An NYPD spying programme targeting Arabs and Muslims is a threat to the United States as a whole.
Arabs and Muslims are systematically targeted in the US
The massive surveillance programme implemented by the New York City police department in coordination with CIA officials is shredding the US constitution and putting at risk the rights and freedoms of Arab Americans and American Muslims. If left unchecked, this behaviour will weaken the foundations of US democracy and compromise its values as an open and inclusive society.
Revelations by the Associated Press have established that the NYPD has been monitoring Arab and Muslim-owned businesses and mosques, and mapping areas of the city where Muslims and Arabs are known to live in relatively high concentrations. To accomplish these objectives, the NYPD has coerced and entrapped Muslims to act as spies.
In one instance, police scoured the records of taxi drivers, looking for drivers who had unpaid tickets and other violations. Those who had issues relating to their immigration status were given the option of acting as spies or facing possible deportation.
They were then asked to visit popular gathering places such as coffee shops and attend religious services and other community events, reporting on who was present and what was said. The material has been recorded in extensive surveillance files, even when the activities and conversations were protected under the first amendment of the US constitution.
The findings in these "secret" files are, at most, trite. At the same time, they are dangerous, since they represent ethnic profiling and the extension of the long arm of the state into the everyday activities of entire communities.
One report, for example, on "Egyptian Locations of Interest" purports to map "centres of activity" of Egyptian Americans that could be used as "listening posts" where informants can "listen to neighbourhood gossip ... [and] get a feel for the community". The report presents a demographic profile of where people of Egyptian descent live in New York City and describes, with attached pictures, the restaurants and other businesses where Egyptians and other Arab immigrants congregate or shop.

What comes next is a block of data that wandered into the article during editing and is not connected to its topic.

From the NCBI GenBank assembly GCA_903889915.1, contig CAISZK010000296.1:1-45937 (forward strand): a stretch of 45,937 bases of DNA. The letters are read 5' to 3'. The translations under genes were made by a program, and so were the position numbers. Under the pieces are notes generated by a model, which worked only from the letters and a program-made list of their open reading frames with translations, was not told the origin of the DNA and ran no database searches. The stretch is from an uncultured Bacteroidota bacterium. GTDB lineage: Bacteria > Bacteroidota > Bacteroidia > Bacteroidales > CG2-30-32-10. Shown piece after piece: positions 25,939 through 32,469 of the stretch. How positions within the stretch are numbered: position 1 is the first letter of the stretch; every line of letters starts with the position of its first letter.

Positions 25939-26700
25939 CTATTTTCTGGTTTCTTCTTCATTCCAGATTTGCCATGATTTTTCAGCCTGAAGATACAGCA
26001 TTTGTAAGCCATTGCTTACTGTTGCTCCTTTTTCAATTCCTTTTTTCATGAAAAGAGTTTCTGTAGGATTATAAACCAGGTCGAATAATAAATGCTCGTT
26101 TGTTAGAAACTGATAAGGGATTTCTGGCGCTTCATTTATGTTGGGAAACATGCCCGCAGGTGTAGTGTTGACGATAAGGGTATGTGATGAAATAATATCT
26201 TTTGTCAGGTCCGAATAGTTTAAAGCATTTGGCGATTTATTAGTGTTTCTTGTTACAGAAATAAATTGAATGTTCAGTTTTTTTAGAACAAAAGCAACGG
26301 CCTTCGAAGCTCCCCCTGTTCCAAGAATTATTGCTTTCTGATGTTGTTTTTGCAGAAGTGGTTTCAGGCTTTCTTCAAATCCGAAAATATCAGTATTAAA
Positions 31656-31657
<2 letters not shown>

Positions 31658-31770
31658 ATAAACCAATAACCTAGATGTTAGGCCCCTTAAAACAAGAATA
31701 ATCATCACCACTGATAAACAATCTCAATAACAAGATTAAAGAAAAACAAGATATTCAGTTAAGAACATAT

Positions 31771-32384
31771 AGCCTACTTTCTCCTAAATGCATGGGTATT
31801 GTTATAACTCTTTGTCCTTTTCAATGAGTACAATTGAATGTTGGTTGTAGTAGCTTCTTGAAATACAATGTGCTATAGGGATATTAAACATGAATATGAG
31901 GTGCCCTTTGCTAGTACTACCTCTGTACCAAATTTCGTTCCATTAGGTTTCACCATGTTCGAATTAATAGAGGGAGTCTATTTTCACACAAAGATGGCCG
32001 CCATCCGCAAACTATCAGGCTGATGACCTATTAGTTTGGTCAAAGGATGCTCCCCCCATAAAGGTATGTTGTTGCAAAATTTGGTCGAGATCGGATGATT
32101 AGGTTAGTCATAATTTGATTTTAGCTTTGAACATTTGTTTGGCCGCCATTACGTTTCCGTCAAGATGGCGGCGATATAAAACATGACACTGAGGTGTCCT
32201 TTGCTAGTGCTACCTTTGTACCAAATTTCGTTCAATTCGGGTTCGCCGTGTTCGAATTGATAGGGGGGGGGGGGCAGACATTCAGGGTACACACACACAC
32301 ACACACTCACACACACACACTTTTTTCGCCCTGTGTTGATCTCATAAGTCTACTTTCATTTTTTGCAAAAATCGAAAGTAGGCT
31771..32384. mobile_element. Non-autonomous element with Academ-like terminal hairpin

There is another similar report on "Syrian Locations of Concern" - that report includes such noteworthy information about a travel agency as: "Observed a female named 'Rasha' working in the travel agency, she recommended the 'Royal Jordanian Airline'."
While it is expected that law enforcement should be proactive in countering threats, as the US Attorney General Eric Holder has said, police should monitor activity only "when there is a basis to believe that something inappropriate is occurring or potentially could occur." The reports on the Egyptian, Syrian, Palestinian and Shia Muslim communities that have been leaked clearly violate Mr Holder's criteria.
As disturbing as this has been, New York city officials have flatly denied any wrongdoing, while the public appears to tolerate the flagrant violations. Despite clear evidence to the contrary, New York City's police commissioner Raymond Kelly claims that "the value we place on privacy rights and constitutional protections is part of what motivates the work of counterterrorism. It would be counterproductive in the extreme if we violated those freedoms in the course of our work to defend New York."
For his part, Mayor Michael Bloomberg denies that profiling is involved, saying "we don't stop to think about religion. We stop to think about the threats and focus our efforts there". Yet in the beginning of each report is a clear statement that specific ethnic and religious communities are being targeted.
And finally, a recent poll of residents concluded: "New Yorkers brush aside the gripes about police surveillance of the Muslim community."
There are other troubling issues that must be noted. First and foremost is the fear and suspicion that has been generated. As a result of this NYPD/CIA programme, Arab and Muslim immigrants have become increasingly fearful of law enforcement. Trust has been broken. And trust between the community and the police is the key to any successful crime-prevention strategy.
After reviewing the reports, I have to point out what an enormous waste of resources this has been. Not only has it alienated the community from the police, it has also cost countless hours of labour to compile files that have no value. It can safely be said that the net result has been of zero benefit in keeping New York safe.
When the rights of any vulnerable minority group are threatened, we must demand a halt to the abuse, because we have learnt that when the rights of any group are compromised, the rights of all are at risk. It is worrisome that in the post-September 11 era, the challenge to constitutional rights has all too often been met with silence because it was Arabs and Muslims who were the targets.
What Americans have failed to recognise is that if the rights to assemble, to speak freely, to be secure from unwarranted search, and to due process are threatened by the NYPD and CIA in New York, then these rights may ultimately be threatened for all Americans.
James Zogby is the president of the Arab American Institute
On Twitter: @aaiusa